In “Paris, the 13th District”, a very French French film, he loves and she is loved, but they do not love each other, not at all, or maybe not yet. This is how it goes with matters of the heart, onscreen and off. Desire is difficult, fickle, alternately fleeting and permanent, tragic and transcendent. But in French cinema it often sounds unmistakably beautiful, elevated. It’s the same here, when lovely people exchange caresses during filmmaking, their every breathless moment is heightened, and their naked bodies offer up pleasures of their own.
Those bodies — shimmering and restless — fill the screen in “Paris, 13th District,” a sexy, laid-back, and sometimes nostalgic story about being young and alive for other people. Filmed largely in black and white, the film is a tonal and thematic change of pace for director Jacques Ouard, who has a knack for haunting the grim, bleak corners of human existence. His thriller “A Prophet” centers on a young man of Arab descent and his brutal coming-of-age in a French prison; Most recently, Audiard directed several episodes of the TV series “Le Bureau”. Violence in this work swallows up the whole world.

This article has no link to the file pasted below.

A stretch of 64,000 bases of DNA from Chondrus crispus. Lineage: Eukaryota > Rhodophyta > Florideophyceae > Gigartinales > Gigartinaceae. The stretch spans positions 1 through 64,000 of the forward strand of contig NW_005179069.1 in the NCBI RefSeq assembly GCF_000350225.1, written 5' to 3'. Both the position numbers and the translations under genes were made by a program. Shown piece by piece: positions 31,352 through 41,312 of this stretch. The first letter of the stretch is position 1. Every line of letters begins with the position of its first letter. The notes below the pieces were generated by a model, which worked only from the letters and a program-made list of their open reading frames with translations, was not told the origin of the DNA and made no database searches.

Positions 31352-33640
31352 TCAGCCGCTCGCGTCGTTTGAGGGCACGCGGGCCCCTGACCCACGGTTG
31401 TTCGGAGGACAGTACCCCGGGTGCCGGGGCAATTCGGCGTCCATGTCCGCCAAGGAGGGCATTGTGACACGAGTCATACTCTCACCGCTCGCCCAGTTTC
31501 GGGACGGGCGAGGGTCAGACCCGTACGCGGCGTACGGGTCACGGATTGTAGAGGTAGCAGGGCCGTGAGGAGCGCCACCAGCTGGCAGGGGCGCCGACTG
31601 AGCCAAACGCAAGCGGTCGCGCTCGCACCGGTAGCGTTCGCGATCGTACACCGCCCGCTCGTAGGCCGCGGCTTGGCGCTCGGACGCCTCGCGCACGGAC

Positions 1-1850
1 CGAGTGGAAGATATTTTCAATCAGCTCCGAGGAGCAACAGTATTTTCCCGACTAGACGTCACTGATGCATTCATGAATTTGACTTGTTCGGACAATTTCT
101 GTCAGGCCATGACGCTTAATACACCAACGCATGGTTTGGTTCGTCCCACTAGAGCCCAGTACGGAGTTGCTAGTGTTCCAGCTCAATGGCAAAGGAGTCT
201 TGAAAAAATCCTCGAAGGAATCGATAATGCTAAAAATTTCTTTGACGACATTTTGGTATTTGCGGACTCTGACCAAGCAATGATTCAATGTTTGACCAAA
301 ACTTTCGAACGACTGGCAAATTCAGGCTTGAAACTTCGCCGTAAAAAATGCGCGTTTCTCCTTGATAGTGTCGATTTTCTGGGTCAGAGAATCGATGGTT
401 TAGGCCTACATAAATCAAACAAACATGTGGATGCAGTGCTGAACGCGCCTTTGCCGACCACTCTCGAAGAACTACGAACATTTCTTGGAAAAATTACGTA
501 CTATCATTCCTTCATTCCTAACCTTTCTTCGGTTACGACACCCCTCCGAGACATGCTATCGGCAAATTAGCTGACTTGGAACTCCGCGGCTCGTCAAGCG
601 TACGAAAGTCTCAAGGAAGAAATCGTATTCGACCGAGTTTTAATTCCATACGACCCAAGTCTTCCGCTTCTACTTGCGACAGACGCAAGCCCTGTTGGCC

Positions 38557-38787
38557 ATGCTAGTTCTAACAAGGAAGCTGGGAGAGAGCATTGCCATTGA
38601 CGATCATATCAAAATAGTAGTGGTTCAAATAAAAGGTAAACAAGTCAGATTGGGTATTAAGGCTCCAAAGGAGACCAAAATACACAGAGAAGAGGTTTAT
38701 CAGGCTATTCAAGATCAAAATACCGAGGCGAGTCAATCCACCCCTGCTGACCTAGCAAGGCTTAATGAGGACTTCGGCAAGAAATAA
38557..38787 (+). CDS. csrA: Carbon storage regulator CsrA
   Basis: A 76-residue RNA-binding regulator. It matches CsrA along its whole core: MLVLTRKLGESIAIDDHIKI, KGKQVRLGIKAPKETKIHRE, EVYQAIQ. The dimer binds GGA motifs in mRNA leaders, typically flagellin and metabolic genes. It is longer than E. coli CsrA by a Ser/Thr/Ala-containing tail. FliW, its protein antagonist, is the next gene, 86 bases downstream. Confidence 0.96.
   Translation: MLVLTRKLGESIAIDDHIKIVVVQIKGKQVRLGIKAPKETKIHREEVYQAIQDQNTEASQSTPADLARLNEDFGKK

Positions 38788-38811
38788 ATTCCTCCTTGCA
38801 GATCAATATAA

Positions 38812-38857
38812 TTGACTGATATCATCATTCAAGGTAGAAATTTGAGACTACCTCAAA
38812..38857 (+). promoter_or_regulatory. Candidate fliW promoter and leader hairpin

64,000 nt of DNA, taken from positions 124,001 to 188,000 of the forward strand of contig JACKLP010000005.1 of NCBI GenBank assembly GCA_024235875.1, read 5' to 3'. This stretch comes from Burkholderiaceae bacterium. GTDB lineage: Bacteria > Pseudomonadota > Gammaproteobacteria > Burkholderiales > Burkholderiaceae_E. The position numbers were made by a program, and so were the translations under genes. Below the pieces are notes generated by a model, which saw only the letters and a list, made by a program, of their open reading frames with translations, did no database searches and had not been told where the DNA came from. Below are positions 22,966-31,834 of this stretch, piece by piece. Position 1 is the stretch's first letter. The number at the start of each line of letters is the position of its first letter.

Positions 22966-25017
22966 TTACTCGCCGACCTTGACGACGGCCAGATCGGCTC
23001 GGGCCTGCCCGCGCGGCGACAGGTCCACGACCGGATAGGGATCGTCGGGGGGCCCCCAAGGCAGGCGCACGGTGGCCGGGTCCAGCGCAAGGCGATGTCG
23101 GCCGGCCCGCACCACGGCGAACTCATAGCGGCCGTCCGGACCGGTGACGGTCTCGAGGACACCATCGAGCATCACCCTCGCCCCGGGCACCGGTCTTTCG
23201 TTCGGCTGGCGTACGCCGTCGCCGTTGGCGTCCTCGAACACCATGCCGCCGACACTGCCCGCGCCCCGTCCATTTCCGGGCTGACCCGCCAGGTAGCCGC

Audiard is after something different in “Paris, 13th District”. Loose but energetic, it follows a handful of characters who frolic towards happiness. The first part deals with the tentative relationship between Emily (Lucy Zhang), a French Chinese woman who is drifting despite life, and her new tenant, the charming Camille (Makita Samba), a black teacher who plans to obtain a doctorate. is making. The story begins with him stopping in the middle of a period of cohabitation. They’re warm to each other, appropriately, and as the flawless camera hovers over them, you’re reminded how sublime it is to see the tenderness onscreen.
Lovemaking’s easy, sensual warmth is intimate and inviting, which is what describes “Paris, 13th District” as a whole. Written by Audiard with Céline Siamma and Lee Messias, the film is based on three stories from American cartoonist Adrian Tomine’s collection “Killing and Dying”. It is not a literal adaptation, although there are points of connection between the original and this version. Mostly, what unites them is how each erases the noble spirit from the stories of everyday life; Here, life suddenly changes and even falls apart in an instant, a piercing absence, a sublime kiss.